4. Condition of the property puppies are kept on.
5. AKC Registration.

and explain why they are in that order.
1. Genetic/health testing
2. Condition of the property and dogs
3. Price of puppy-this tells me what the possible motivation of the breeder happens to be.

The other things don't mean much to me, for many reasons which I could write a novel on. AKC papers don't guarantee a quality puppy one bit. The only papers that matter to me is the pedigree which actually DOES tell me
things about the lineage of the dog.

1. What is an acceptable amount to charge for a pet puppy?
Depends on the breed. Large or giant breed dogs I think can go for more than smaller breeds just because they are more expensive and harder to breed, typically. I sold Bailey's puppies for $400-$800 depending on color, which is one of the ways that Danes are sold.

2. Do you visit a breeder before purchasing a pup? Also, if a breeder did not alow people to come to their home, would that be a deal breaker?
Absolutely. We drove across state lines to go get Akasha, twice. And it would be a deal breaker of they didn't allow visits. That tells me there is something they have to hide. I can understand if they don't allow other dogs to come because they have the responsibility to keep their breeding dogs and their puppies healthy.

3. Is a breeder unethical if he or she is making profit?
Depends on what kind of profit and how many dogs they have. I think I ended up with a $300 profit from Bailey's litter, and considering all the time and effort I put in...I don't feel like a made a profit one bit. Which is 100% fine with me, that is not what I was looking for.

There's a "breeder" here in Colorado that has 20 breeding pairs and they sell their breeding stock off once they surpass their prime. They are in it for nothing but profit.

4. How important is it for a breeder to compete in conformation shows with his or her dogs? Why?
Not important to me. I feel that a breeder should know their breed well enough to be able to recognize faults and pick out ideal specimens of the breed. Not to mention dog shows are so flawed and political that to me they do a disservice to the breed more than anything.

What I do think is a reqirement is seeing the breeder work directly with their dogs, well trained and socialized.

5. Do you consider a breeder unethical if he or she has more than one litter per year?
Again, depends on how many dogs they have. I think it's too much for any female dog to have more than one litter every other year. There is no reason to breed a dog every year. I think 2-3 litters is the max number for any dog that is responsible and healthy.

6. What are some questions you ask breeders, and what do you expect to hear back?
There are a lot of questions that should be asked. If you don't have many...you need to do some more research on what to ask. ANY question should be answered to the fullest extent. At no point should you feel uneasy about anything. A breeder should put you at ease, not make you even more nervous about the breed.

7. If you are able to visit the property of the breeder, what are you looking for, exactly?
Visiting the location should be a requirement. But particularly I want to see the dogs and puppies as active members of the household. I prefer to see all dogs raised inside.

8. What are your thoughts on shipping puppies via. airplane to their forever homes?
Puppies are shipped ONLY when the adopting family has come to visit first hand. Every adopting family should have at least three references, which is a big deal when dealing with out of state families because it is the one way you can make sure they are ideal homes. I only shipped one of bailey's puppies, they came to visit her very early on and then came back out to bring her home.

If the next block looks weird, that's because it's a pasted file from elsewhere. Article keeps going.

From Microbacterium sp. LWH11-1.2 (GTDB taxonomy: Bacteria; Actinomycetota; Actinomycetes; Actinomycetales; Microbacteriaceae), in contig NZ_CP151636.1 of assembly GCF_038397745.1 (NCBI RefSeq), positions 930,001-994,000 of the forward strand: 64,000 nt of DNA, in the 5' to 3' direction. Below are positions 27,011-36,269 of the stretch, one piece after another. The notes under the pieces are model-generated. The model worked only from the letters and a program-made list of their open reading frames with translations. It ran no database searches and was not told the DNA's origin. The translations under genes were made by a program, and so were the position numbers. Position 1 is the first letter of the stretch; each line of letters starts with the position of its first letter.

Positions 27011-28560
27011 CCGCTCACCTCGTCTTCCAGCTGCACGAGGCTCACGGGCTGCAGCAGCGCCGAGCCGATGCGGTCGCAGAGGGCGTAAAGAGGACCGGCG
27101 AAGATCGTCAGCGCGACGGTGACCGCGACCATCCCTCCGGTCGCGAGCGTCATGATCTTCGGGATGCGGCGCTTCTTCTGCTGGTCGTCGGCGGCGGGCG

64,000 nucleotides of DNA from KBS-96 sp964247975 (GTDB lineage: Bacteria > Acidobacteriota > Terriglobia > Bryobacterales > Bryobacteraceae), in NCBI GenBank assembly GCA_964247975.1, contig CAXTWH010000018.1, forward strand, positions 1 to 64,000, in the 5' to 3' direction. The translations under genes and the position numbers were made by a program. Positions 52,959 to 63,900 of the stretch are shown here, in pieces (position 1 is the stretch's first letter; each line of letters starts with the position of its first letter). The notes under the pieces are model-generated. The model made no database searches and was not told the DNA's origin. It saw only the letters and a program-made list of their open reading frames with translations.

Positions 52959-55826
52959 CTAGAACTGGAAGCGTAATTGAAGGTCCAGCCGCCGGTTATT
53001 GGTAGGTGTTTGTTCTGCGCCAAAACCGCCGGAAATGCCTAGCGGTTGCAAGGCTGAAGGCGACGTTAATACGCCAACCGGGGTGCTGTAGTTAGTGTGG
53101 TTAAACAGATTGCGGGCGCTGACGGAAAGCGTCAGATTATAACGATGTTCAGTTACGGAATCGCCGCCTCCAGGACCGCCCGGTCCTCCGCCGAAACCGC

9. What age is appropriate to send a puppy to his or her new home?
No earlier than 8 weeks, 9-12 weeks is preferable. The more time these puppies have with mama the better start to life they will have.
 

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Okay, I really want to answer this question, but could someone tell me how to do the multiple quotes in my reply? The way Natalie did with each individual question. I'm a computer dork and haven't figured it out yet....LOL. Don't laugh at me! :redface:
 

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In the text box when replying...there is a little icon the furthest on the right. Highlight the text that you want to wrap quotes around and hit that button.


OR

You can just type [ QUOTE ] at the beginning of the text and [ /QUOTE ] at the end.
 

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Discussion Starter #8
Okay, I really want to answer this question, but could someone tell me how to do the multiple quotes in my reply? The way Natalie did with each individual question. I'm a computer dork and haven't figured it out yet....LOL. Don't laugh at me! :redface:
I just do a normal quote, and copy the text, so I can paste the quote again in my reply and leave only the text that I want in that particular quote, deleting the rest.
 

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Put these in order of importance:

1. Showing their breeding dogs in big time dog shows.
2. Genetic Health Testing of both parents.
3. Price of the puppies.
4. Condition of the property puppies are kept on.
5. AKC Registration.

and explain why they are in that order.
1. Genetic Testing of both parents- This BY FAR is the most important thing to me. I even look to see if grandparents have been tested as well.
2. Condition of Property- How the dogs and puppies live and are kept shows the kind of breeder they are, IMO. If you are an ethical and responsible breeder your property will be kept clean. Dogs and puppies are part of the family and kept inside.
3. Price- Not all that important. With all the work that goes into properly breeding dogs I don't think that an ethical breeder looks to make money.